The AASV Awards Reception was held on Monday evening, followed by the annual AASV Foundation Auction. Dr Scanlon Daniels, 2018 AASV President and Chair of the 2022 AASV Awards Selection Committee, introduced the recipients of the Swine Practitioner of the Year (Dr Dyneah Classen), Howard Dunne Memorial Award (Dr Tim Loula ), Meritorious Service Award (Dr Daryl Olsen), New Outstanding Swine Academic of the Year Award (Dr Montserrat Torremorell), Technical Services/Allied Industry Veterinarian of the Year Award (Dr Gregory Cline) and Young Swine Veterinarian of the Year Award (Dr. Lauren Glowzenski). Learn more about the winners at aasv.org/aasv/awards.

The President of the American Association of Swine Veterinarians, Dr. Mary Battrell, reported on the association’s membership and activities at the annual business meeting on Tuesday, March 1. AASV 2022 Officers, Drs. Mike Senn, President; Bill Hollis, president-elect; Angela Baysinger, Vice President; and Mary Battrell, Past President, were installed. The board welcomed newly elected district directors, Drs. Stephen Patterson (District 3) and Maryn Ptaschinski (District 7). Dr. Battrell also welcomed Hunter Everett (North Carolina State University, Class of 2024) as an incoming alternate student delegate to the AASV Board of Trustees, and thanked outgoing student delegate Amanda Anderson (Iowa State University , 2022). Sidney Simmons (North Carolina State University, 2023) assumes the role of student delegate. Guests of honor at the business breakfast included Drs. Jose Arce (AVMA President), Sam Miller (AVMA), Dustin Odekoven (National Pork Board), Liz Wagstrom (National Pork Producers Council) and Paul Sundberg (Swine Health Information Center).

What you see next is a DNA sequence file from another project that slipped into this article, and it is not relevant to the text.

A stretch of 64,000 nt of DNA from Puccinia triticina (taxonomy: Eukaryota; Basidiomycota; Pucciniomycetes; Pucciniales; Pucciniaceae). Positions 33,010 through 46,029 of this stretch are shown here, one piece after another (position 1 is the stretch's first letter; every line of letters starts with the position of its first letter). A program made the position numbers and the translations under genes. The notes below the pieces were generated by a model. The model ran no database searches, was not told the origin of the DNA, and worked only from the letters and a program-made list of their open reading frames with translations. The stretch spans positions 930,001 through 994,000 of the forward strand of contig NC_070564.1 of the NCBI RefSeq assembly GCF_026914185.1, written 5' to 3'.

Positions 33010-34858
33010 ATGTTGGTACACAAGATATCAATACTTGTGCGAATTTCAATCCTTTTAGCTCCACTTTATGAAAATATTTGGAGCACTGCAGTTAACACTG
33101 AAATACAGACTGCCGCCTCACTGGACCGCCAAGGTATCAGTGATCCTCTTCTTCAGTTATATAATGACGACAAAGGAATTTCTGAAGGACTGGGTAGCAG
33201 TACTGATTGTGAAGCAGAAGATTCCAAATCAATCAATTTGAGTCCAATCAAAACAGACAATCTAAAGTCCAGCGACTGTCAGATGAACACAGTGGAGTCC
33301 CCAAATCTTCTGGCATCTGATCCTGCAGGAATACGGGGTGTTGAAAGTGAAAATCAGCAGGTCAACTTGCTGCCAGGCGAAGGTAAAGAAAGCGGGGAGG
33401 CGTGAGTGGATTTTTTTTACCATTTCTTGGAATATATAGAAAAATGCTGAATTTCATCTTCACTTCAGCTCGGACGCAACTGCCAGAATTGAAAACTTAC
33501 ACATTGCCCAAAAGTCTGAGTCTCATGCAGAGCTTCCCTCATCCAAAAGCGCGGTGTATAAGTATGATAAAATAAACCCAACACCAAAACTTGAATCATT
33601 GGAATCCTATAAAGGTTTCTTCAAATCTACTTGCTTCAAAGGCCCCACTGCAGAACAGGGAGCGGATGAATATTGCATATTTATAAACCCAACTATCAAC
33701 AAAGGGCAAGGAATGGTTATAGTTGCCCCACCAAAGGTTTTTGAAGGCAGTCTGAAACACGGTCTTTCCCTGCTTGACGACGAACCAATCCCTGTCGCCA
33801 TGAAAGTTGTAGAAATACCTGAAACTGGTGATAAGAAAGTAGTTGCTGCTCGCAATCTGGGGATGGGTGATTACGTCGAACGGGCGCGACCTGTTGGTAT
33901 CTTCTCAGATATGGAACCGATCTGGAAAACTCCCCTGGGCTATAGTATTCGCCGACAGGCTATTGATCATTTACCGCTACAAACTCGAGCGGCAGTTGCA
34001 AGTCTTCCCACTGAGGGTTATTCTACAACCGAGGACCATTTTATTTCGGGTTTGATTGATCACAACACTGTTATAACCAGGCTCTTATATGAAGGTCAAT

As reported at the AASV Annual Business Meeting, the annual meeting attracted a total of 880 attendees, including 459 paid registrants and 81 veterinary students from 16 universities. The total attendance also included 252 exhibit representatives from 90 companies and organizations. Including the United States, 16 countries were represented.